Brain Function and Mental Health
According to Harvard Health, mental decline is one of the most feared consequences of aging. While brain function and mental health can decline as you age, it is not inevitable. There are many ways to keep your brain active, engaged, and healthy throughout your lifetime. Since September is Heathy Aging Month, we are going to discuss some simple habits you can introduce into your life now to keep your brain young!
Keeping Your Brain Young!
- Learn Something New Everyday: No matter what age you are, learning something new everyday is a great goal. Do independent research, go to a museum, read a book, talk to a stranger, take a class, etc. No matter how you go about it, learning builds up your cognitive reserves and keeps your brain sharp.
- Challenge Yourself: According the editors of Prevention magazine and Julia VanTine, authors of Ageless Brain: Think Faster, Remember More, and Stay Sharper by Lowering Your Brain Age, “The comfort zone is where the brain turns to mush.” Challenging yourself gets you out of your comfort zone and helps keep the mind young. So, try something new, travel to a new country, pick up a new hobby, or whatever seems exciting and challenging to you.
- Be Social: Humans need social interaction for a variety of reasons. Studies show having a strong social network leads to a lower blood pressure, a longer life expectancy, and even a lower risk of dementia. In addition, interacting with others gives your brain a workout and improves your mental health.
- Stay Active: Physical exercise has a wide range of health benefits, including improved brain health. Exercising increases the number of blood vessels that transport oxygen-rich blood to the region of the brain that is responsible for thought and increases the development of new nerve cells. This all leads to a more efficient and adaptive brain.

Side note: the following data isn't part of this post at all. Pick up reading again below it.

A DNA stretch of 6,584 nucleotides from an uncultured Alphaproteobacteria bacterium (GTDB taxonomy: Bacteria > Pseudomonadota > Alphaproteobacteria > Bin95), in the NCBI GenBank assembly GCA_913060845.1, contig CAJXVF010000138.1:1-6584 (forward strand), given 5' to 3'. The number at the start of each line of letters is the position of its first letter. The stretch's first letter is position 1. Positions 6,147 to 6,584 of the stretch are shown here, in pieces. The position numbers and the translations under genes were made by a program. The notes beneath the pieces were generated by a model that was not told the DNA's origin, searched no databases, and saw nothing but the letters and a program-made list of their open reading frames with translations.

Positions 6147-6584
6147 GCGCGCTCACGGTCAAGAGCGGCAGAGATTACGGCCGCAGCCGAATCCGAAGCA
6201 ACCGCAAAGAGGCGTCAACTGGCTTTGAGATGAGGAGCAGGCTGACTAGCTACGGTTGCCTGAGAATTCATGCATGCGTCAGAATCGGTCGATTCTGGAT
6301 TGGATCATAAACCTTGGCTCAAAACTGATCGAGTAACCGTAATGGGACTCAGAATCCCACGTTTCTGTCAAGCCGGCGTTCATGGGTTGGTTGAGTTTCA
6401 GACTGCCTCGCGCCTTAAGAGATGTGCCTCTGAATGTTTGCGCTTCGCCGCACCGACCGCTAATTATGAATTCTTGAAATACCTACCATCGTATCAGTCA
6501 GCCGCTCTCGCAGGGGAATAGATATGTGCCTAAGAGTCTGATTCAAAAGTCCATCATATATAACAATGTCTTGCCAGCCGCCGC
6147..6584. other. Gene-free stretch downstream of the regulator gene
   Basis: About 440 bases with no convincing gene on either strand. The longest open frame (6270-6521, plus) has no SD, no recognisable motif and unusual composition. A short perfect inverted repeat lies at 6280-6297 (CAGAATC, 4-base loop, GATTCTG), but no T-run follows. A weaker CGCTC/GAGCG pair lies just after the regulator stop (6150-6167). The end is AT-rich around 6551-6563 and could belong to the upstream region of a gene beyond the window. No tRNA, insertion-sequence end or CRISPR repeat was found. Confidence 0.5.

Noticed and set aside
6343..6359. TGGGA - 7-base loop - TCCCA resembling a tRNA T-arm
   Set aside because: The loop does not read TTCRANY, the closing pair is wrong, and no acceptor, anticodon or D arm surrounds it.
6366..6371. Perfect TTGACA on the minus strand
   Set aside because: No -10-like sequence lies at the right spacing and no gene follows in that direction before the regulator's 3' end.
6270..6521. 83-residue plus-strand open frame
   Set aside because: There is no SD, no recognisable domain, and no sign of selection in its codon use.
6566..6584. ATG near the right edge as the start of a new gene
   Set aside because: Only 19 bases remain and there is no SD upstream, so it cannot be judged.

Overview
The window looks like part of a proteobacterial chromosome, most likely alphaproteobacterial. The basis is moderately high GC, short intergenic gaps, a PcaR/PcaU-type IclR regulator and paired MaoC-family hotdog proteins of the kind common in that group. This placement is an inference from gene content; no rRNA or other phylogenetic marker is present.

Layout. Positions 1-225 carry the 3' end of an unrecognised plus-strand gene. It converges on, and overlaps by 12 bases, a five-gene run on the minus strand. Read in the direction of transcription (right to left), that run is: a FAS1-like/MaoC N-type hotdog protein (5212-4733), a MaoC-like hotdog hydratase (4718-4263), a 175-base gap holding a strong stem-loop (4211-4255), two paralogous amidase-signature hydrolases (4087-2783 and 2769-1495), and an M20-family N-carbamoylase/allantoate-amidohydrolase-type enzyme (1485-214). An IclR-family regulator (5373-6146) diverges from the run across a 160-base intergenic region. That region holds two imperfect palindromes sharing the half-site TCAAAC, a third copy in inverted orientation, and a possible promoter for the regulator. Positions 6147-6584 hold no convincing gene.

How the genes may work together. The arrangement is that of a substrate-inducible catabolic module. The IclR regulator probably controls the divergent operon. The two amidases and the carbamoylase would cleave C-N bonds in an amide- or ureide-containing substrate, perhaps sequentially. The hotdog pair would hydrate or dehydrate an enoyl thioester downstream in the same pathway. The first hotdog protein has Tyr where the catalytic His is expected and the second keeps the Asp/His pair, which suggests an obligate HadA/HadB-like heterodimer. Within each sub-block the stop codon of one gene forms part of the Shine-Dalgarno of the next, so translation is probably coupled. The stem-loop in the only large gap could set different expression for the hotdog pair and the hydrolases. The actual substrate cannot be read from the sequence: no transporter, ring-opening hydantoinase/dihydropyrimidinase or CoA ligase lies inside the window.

- Eat Mindfully: Focus on eating more fruits, vegetables, whole grains, lean meats, and nuts, and less fatty meats, butter, sugar, salt, and processed foods. Research shows healthy, balanced nutrition improves brain function and can reduce your risk of Alzheimer’s disease.
Depending on your age right now, retirement may be a long ways down the road or right around the corner. One of the best tips from the authors of Ageless Brain: Think Faster, Remember More, and Stay Sharper by Lowering Your Brain Age, is “retire to something, not from something.” While many people think retirement is paradise, especially early retirement, it can be harmful to your brain. This is often because one’s job is the most mentally stimulating part of their life.
So, start making a plan now for your retirement. Will you: Volunteer more? Join a club? Focus on learning a new skill or participating in a new hobby? Travel the United States in an RV? Without a plan, retirement can quickly lead to boredom and isolation, which can cause a rapid decline in your brain health. The goal should be to have something exciting and mentally stimulating to look forward to during retirement.
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